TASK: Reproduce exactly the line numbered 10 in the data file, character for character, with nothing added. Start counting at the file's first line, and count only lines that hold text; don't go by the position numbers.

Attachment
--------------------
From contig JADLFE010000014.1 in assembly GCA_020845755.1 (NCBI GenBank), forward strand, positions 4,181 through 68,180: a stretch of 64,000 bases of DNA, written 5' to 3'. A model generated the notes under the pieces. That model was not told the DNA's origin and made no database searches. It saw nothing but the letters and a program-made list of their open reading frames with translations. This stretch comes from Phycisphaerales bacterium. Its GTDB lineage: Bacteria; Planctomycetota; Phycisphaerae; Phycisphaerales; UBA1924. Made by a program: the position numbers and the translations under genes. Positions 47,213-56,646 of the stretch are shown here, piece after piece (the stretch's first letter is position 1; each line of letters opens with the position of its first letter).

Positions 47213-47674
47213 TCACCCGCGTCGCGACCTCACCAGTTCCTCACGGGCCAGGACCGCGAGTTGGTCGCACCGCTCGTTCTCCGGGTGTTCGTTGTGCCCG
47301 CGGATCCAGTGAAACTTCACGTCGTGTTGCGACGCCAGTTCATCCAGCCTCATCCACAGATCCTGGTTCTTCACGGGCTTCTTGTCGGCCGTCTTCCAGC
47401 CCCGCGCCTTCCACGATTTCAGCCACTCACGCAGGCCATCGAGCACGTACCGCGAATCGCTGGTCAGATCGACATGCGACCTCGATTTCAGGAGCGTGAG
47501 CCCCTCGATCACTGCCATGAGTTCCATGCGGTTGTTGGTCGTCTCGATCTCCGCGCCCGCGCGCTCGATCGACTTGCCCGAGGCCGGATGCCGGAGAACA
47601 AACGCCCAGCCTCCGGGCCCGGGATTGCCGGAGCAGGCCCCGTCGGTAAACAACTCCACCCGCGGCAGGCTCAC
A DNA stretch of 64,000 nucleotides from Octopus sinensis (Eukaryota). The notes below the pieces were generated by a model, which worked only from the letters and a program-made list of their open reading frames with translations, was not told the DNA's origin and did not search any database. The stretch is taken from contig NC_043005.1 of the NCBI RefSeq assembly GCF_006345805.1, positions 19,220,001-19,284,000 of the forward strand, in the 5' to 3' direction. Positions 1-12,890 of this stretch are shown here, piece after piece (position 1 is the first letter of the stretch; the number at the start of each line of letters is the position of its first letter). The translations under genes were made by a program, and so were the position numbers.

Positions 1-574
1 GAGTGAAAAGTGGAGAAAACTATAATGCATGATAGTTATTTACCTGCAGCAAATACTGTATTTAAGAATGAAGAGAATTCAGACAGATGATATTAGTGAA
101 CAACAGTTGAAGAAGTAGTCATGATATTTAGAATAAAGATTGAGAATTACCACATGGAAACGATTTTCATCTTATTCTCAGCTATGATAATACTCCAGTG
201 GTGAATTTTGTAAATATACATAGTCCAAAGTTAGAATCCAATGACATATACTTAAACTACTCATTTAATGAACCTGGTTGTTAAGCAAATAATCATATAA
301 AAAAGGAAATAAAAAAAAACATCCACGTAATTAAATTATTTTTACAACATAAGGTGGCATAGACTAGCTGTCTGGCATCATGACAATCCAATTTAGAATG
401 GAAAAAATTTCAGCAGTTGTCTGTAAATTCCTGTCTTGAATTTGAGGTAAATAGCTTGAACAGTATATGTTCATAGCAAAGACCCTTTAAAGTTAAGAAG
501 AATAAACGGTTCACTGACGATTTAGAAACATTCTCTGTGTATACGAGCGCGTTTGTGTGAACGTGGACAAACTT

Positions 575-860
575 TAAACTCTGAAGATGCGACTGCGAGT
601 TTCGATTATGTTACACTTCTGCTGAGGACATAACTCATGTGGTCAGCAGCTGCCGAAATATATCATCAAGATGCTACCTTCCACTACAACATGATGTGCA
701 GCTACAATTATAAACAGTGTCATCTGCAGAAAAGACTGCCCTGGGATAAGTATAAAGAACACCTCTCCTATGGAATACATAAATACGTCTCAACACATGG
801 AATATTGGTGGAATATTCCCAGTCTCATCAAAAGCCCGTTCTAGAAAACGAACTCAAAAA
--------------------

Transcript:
1 GAGTGAAAAGTGGAGAAAACTATAATGCATGATAGTTATTTACCTGCAGCAAATACTGTATTTAAGAATGAAGAGAATTCAGACAGATGATATTAGTGAA